The greatest story concerns the Goddess Inanna and Her descent into the Underworld. The Sumerian Inanna is most certainly of the Babalon lineage: one of the very first, in fact. The Goddess “opens Her ear to the Great below” – She abandons Her temples in the seven cities, abandons all of the glories of heaven and earth, and prepares to journey down into Hell. When asked at the Gate of the Underworld by Neti, chief gatekeeper, why She has made the Descent, Inanna says She wants to speak to Her older sister, Ereshkigal, and witness the funeral rites of Ereshkigal’s husband, Gugalanna. Neti is still uncertain, and tells Inanna to wait, while he delivers Her message to his Queen.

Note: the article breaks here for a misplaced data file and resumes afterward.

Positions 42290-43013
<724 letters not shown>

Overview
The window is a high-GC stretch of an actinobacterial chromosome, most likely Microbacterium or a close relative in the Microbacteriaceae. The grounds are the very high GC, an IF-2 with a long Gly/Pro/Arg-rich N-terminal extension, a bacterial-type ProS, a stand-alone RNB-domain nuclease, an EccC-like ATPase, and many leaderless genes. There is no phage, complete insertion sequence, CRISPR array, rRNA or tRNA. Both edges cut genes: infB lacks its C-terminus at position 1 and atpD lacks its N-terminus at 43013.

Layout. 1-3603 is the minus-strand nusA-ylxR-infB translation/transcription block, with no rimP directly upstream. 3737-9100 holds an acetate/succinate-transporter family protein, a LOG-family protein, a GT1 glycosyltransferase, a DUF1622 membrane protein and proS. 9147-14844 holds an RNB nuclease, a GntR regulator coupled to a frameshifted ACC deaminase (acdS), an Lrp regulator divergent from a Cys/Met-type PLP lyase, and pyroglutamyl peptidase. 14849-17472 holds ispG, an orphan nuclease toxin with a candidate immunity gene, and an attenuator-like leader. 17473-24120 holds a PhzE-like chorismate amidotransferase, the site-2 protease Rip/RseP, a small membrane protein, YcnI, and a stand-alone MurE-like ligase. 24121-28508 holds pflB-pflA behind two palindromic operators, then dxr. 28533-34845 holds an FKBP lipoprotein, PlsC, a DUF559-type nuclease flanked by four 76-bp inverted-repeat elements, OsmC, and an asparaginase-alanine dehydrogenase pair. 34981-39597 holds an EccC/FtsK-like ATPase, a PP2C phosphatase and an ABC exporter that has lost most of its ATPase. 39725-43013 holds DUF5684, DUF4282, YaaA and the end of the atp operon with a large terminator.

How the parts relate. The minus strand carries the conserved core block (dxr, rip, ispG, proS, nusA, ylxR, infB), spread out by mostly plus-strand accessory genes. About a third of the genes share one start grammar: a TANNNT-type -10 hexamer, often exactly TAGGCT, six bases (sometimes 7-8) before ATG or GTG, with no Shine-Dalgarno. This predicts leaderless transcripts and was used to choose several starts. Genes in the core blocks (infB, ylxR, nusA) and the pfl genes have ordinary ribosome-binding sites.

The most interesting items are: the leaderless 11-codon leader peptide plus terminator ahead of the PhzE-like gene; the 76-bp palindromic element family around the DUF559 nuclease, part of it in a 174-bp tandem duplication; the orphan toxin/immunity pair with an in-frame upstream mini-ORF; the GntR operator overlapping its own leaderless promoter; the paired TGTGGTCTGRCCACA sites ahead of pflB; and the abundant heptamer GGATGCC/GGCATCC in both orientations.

Neti tells his Queen Ereshkigal that Inanna – “in all Her glory” – is waiting at the Gate, and it enrages Her. Bolt the seven gates, She says, but leave them open just wide enough for Inanna to enter. Inanna passes through and is told to remove Her lovely garments and pieces of jewellery, one by one. “Let my sister the Holy Priestess bow low,” Ereshkigal tells Neti. When Inanna is stripped completely naked, She enters the throne room and Ereshkigal rises from Her throne. The Annuna, the Judges of the Underworld, surround Inanna and pass judgment against Her. Ereshkigal fastens on Inanna the eyes of death, speaks against Her the word of wrath, utters against Her the cry of guilt, and strikes Her. Inanna is turned into a corpse, a piece of rotting meat, and hung from a hook on the wall. When, after three days and three nights, Inanna still hasn’t returned home, a rescue operation is set in motion with Inanna finally re-ascending.